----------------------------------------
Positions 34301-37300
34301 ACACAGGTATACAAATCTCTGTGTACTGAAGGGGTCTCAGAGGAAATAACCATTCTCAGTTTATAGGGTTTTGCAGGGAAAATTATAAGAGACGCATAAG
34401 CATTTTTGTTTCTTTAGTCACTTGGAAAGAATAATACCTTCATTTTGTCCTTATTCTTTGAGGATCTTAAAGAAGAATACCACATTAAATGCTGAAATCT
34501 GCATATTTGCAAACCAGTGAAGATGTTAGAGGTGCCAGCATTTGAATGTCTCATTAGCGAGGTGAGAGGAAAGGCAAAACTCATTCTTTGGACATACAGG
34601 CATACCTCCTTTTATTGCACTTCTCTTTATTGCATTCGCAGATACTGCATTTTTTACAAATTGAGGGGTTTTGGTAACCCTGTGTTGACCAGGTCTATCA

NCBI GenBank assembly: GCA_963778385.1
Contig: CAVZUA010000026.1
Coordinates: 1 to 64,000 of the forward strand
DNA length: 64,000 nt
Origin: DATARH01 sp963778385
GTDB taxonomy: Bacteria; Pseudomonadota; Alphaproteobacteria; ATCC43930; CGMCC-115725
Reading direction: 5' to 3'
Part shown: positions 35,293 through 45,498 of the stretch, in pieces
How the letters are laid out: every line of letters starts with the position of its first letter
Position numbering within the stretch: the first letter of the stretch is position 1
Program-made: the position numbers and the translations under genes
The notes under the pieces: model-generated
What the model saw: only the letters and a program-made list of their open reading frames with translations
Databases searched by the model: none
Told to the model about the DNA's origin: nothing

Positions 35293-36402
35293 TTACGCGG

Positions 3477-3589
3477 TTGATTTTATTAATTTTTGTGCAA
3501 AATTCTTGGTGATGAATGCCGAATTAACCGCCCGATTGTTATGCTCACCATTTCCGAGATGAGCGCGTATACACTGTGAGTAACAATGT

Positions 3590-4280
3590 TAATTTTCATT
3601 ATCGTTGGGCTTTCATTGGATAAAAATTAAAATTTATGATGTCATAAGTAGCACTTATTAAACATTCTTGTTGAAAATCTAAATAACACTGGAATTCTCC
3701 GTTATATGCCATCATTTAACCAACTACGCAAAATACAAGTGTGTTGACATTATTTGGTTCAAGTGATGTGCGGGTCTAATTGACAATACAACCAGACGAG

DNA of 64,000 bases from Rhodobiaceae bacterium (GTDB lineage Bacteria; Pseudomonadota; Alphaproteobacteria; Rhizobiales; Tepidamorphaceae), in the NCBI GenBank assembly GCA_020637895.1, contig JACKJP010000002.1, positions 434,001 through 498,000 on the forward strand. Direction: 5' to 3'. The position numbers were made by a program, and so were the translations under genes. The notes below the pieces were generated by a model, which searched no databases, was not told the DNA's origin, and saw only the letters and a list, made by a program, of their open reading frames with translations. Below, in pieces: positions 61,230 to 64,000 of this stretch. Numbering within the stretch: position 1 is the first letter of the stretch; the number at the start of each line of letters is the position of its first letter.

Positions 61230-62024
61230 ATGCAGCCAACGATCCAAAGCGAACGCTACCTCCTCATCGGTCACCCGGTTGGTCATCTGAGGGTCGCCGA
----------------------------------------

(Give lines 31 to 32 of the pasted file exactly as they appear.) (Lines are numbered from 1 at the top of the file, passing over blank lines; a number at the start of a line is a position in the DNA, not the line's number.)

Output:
Positions 61230-62024
61230 ATGCAGCCAACGATCCAAAGCGAACGCTACCTCCTCATCGGTCACCCGGTTGGTCATCTGAGGGTCGCCGA